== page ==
George Bush Sucks: 555
John Kerry Sucks: 7,030
Wow! What a fascinating experiment. George Bush has a slightly favorable rules/sucks ratio of 663/555, which compares well to John Kerry's very poor showing of 347/7030.
How about religion? An interesting topic for me obviously.
Jesus Rules: 6,060
Jesus Sucks: 3,520
That's not a bad ratio at all. I hate to see that many "sucks" results though. It's hard to even type that phrase!
Christians Rule: 1,040
Christians Suck: 9,720
OUCH! Not what I was hoping for, but probably what I expected.
What does all this mean? I leave the results to the interpretation of the reader. I make no claims as to the validity of this polling procedure and will not be held liable for damages resulting from its use!
As a side note, I find it is useful to pluralize the topic if it is one that has rules. For example, searching for "tax rules" is not as worthwhile for our purposes as searching for "taxes rule". Use your own judgement here.
Go have some fun with this, and post any interesting results you find in the comments section for this post.
Minister of Music & Administration
Our Place Christian Church
>sent via blackberry
This year we're changing things up a bit from years past (we LOVE to change things). We're going to have a series of lunchhour and evening gatherings through the week leading up to Easter. Each gathering will focus on a few key events during Jesus' last week of earthly life, giving us a taste for what He went through for us. In the past we have done this chronologically, looking at what happened on each individual day. This year we are focusing less on the chronology and more on the themes.
For example, on Sunday we'll be focused on the Garden. Jesus begins and ends His journey to the cross here on the Mount of Olives. He begins with the Triumphal Entry, weeping over the city as He sees it from the road on the Mount. And the week ends there as well, with Jesus "overwhelmed with sorrow to the point of death" and sweating blood from the intense anguish.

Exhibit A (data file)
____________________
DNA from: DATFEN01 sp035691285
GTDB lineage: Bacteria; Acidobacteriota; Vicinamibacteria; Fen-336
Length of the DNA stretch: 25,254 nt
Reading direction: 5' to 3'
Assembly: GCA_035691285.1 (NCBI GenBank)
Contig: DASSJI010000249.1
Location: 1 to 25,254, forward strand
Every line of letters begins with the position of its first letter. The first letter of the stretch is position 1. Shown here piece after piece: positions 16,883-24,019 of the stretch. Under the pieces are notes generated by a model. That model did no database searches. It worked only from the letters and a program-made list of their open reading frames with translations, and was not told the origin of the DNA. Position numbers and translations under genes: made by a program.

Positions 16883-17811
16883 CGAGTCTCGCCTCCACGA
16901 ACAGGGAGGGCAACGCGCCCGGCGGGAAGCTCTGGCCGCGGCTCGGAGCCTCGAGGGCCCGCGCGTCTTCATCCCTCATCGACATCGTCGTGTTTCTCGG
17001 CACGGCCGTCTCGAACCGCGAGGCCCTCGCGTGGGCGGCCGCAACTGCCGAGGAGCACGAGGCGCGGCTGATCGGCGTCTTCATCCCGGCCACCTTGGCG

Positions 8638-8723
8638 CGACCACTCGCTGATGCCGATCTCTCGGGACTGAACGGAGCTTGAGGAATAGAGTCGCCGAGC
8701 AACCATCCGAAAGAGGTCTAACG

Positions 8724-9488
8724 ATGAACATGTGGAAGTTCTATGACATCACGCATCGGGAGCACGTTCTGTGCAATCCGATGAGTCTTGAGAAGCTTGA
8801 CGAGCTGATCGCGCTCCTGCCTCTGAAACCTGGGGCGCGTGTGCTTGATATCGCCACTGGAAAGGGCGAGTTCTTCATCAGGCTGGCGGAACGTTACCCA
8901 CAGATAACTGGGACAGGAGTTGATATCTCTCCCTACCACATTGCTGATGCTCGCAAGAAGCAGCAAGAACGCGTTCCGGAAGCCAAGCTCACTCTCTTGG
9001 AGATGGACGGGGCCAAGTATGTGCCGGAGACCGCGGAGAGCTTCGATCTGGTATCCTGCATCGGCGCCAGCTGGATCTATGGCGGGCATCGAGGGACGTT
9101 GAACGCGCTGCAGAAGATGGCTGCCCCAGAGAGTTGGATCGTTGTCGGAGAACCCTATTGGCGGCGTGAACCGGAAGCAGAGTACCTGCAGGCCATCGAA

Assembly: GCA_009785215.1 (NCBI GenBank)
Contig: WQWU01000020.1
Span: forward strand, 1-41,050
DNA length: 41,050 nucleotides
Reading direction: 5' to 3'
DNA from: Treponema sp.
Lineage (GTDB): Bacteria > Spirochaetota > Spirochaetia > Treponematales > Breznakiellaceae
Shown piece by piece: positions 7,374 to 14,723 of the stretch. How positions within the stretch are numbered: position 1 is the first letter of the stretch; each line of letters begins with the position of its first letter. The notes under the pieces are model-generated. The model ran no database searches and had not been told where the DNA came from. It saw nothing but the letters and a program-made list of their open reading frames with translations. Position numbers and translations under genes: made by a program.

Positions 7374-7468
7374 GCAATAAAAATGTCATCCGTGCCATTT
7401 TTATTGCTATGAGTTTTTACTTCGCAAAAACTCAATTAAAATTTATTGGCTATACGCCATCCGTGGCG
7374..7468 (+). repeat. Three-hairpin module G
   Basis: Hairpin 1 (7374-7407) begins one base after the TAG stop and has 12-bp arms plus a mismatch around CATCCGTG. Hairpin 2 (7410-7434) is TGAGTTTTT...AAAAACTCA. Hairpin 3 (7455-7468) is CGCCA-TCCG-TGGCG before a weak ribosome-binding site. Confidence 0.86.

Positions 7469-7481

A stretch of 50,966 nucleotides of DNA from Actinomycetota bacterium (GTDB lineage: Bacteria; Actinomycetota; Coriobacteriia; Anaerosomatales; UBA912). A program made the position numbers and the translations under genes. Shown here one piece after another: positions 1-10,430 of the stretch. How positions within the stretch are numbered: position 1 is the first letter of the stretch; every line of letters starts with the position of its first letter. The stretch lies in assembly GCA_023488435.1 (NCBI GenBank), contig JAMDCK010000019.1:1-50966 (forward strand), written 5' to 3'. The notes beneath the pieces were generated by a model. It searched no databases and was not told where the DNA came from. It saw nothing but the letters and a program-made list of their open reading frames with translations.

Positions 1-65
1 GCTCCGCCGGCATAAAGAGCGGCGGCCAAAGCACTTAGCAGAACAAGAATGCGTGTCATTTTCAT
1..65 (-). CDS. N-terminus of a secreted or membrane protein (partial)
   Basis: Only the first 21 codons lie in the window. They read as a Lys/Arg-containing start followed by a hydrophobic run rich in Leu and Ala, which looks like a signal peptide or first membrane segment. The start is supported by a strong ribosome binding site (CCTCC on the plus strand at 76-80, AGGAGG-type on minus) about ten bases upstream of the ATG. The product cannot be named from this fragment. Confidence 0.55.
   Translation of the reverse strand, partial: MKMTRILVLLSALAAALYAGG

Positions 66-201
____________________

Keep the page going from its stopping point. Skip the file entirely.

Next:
On Monday we'll be tying together Jesus' anointing at Bethany with His washing of the disciples' feet, a very moving juxtaposition of Christ as Lord and as servant.
Tuesday we will be looking at Christ's teachings during this last week. What were His last words? What was He determined to say before the cross?
Wednesday, we'll compare and contrast two important moments in the lives of Jesus' disciples; Peter's Denial and Judas' Betrayal. What did they mean? Why did they happen? How do they relate?
Maundy Thursday will be a presentation of the traditional Jewish Passover Seder meal, with teachings and explanations. This was the Last Supper Jesus shared with His disciples, where He institutes the Eucharist and confronts His betrayer.
Good Friday may be the most powerful Passion Week gathering of all. The film, "Passion of the Christ" is based on the traditional "Stations of the Cross", and we'll be teaching through the nine Biblical Stations, with opportunities for prayer, meditation, and experiential worship. AWESOME!
I can't wait for this. I get so excited every year when we start the prayer and planning process for these gatherings. I am praying that God will use this year to change even more lives than last!